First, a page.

I like to watch our resident skink while she’s sunning, the way she looks up at me through the glass of the storm door, fully aware that I’m watching her. If I open the door, she’ll scoot under the ramp on reptilian principle, but she has learned that I am not a threat. Once she’s safely under cover, she’ll poke her head back out to see what I’m up to. There is such transparent intelligence in her eyes.
Really, it’s just one eye, for she always tilts her head sideways to look at me, exactly the way a songbird would. When I walk out front to feed the bluebirds, I always toss a few worms into the ground cover for the tiny, furtive house wrens, who, though fierce, can’t compete with an entire bluebird family. The wrens are quick, but the skink, waiting at the stoop at the exact right time of day, always helps herself to a worm or two before the wrens even realize I’ve come outside.
I haven’t actually seen a mole, but a mole lives here. Beyond the front stop, its tunnels crisscross our yard, and walking there becomes an exercise in sinking. We once had a terrier mix named Betty who spent all autumn digging up mole runs. Every year she managed to make our yard look like someone had been conducting trench warfare there.
Our current terrier mix has never shown the first inclination to dig anywhere or to hunt anything, so the current mole remains unmolested. There are spots all over our yard where the mole has opened up a hole in the earth to push out the loose soil it has excavated in making its tunnels, or where its offspring have exited the tunnel in search of their own territories: As I learned from Marc Hamer’s wonderful memoir, “How to Catch a Mole,” hands down the most charming book I read last year, moles are combative, solitary creatures except during mating, and their youngsters don’t hang around.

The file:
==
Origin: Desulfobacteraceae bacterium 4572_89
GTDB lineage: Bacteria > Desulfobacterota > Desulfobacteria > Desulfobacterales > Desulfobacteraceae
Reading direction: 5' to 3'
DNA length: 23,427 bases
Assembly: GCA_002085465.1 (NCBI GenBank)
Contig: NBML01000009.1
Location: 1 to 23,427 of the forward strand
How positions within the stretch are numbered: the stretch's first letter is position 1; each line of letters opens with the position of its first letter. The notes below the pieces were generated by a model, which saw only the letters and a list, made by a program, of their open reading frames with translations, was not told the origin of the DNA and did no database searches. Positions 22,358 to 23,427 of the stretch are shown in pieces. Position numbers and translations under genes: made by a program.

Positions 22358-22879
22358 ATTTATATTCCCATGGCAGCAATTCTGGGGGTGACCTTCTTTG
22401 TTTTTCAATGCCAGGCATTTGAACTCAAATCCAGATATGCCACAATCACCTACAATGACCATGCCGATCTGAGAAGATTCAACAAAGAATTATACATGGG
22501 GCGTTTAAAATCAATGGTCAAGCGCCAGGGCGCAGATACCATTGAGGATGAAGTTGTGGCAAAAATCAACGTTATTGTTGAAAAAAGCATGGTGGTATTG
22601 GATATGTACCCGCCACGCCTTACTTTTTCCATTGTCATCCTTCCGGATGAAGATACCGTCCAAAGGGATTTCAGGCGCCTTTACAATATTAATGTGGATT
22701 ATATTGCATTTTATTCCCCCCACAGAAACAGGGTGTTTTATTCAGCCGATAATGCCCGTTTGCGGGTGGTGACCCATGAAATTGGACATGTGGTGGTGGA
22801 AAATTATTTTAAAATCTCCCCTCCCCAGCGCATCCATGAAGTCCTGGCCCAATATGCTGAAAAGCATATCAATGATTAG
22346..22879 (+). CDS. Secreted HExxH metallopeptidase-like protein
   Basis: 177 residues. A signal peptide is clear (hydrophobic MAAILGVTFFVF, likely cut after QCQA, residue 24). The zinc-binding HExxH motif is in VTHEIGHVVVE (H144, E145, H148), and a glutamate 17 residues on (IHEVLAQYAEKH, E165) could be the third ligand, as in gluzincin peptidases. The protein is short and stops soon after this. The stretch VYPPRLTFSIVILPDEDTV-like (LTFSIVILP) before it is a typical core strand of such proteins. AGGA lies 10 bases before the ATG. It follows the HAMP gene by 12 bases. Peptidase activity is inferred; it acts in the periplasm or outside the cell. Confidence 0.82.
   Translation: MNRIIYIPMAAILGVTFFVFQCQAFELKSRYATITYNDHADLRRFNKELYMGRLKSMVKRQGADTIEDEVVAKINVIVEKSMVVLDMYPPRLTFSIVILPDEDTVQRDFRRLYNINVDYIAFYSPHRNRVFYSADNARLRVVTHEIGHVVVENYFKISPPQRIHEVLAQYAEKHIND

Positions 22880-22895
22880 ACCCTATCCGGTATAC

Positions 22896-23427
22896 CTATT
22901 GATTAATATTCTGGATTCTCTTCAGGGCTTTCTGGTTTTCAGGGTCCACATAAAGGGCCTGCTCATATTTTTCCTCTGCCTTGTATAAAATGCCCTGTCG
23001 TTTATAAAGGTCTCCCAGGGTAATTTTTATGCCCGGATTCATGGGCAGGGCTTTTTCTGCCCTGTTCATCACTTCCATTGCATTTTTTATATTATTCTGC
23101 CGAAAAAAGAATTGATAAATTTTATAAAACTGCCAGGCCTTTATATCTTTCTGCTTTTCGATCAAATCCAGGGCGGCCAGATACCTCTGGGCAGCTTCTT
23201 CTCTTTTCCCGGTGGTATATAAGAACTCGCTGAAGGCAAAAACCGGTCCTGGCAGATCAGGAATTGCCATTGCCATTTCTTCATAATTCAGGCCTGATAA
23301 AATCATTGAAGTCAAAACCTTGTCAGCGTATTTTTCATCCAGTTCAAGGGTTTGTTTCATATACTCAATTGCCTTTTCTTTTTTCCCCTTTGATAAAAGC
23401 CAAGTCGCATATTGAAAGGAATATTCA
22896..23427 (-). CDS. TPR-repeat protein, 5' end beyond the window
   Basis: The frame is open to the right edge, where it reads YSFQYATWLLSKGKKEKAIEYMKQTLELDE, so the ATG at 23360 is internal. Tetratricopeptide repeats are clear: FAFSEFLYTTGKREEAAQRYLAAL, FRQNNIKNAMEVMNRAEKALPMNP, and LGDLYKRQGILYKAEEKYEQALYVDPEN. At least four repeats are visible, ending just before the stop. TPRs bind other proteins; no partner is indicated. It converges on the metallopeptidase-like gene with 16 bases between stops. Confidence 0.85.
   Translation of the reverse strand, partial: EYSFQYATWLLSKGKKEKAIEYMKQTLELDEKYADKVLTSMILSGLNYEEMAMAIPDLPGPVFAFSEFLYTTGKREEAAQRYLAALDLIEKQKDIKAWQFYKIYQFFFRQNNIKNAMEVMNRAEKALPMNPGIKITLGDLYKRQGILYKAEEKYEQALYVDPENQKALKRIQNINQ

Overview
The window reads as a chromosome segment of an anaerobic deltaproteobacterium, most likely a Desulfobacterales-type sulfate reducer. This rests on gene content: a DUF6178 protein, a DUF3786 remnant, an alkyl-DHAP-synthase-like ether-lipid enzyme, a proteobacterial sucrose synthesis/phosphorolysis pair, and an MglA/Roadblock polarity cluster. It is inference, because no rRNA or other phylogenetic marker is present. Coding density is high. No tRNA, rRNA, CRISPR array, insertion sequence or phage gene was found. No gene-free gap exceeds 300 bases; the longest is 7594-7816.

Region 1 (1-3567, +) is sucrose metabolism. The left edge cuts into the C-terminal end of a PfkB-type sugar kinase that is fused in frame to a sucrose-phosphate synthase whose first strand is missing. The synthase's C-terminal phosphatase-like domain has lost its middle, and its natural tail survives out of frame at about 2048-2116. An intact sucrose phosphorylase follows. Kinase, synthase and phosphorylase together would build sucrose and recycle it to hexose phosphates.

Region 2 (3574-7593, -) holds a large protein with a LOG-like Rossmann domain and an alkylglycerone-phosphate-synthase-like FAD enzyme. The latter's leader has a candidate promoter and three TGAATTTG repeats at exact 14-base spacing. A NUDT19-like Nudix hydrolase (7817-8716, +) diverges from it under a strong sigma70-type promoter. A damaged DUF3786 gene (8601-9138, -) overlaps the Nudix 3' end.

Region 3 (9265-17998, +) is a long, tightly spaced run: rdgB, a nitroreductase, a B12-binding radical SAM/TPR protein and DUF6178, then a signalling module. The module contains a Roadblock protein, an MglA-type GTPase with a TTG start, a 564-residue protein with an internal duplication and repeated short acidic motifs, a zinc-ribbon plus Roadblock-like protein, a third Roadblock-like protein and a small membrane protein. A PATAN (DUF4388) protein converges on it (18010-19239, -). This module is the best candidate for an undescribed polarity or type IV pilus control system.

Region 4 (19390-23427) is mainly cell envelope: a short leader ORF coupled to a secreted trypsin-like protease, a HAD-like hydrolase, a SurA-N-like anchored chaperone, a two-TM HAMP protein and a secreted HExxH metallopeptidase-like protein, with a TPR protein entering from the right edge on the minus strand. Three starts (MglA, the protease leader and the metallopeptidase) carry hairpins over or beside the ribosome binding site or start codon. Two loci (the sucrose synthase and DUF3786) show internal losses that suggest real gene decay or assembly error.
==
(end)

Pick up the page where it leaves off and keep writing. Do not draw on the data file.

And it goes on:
Moles can wreck the appearance of a poisoned, sprinkler-watered lawn, but they have never done any harm to this scruffy, wildlife-friendly patch of ground. Many wildflower seeds require disturbed soil to germinate and take root, and molehills are a safe landing place for wildflower seeds carried on the wind. Meanwhile the mole is busy underground doing its useful work: aerating the soil and consuming vast quantities of worms, slugs and grubs — often eating its own body weight in a day. A resident mole is always better pest control than any exterminator, and so much lovelier than any field of poisoned grass.
How lucky I am to live in a home with windows. Against all odds — the encroachments of construction companies and lawn services and exterminators — these windows still open onto a world that stubbornly insists on remaining wild. I love the bluebirds, and I also love the fierce hawk who reminds me that the peace of the backyard is only a fiction. I love the lizard who looks so much like a snake, and I also love the snake who would eat her if it could.
And my friend the mole, oh how I love my old friend the mole. In these days that grow ever darker as fears gather and autumn comes on, I remember again and again how much we all share with this soft, solitary creature trundling through invisible tunnels in the dark, hungry and blind but working so hard to move forward all the same.
Margaret Renkl is a contributing opinion writer who covers flora, fauna, politics and culture in the American South. She is the author of the book “Late Migrations: A Natural History of Love and Loss.”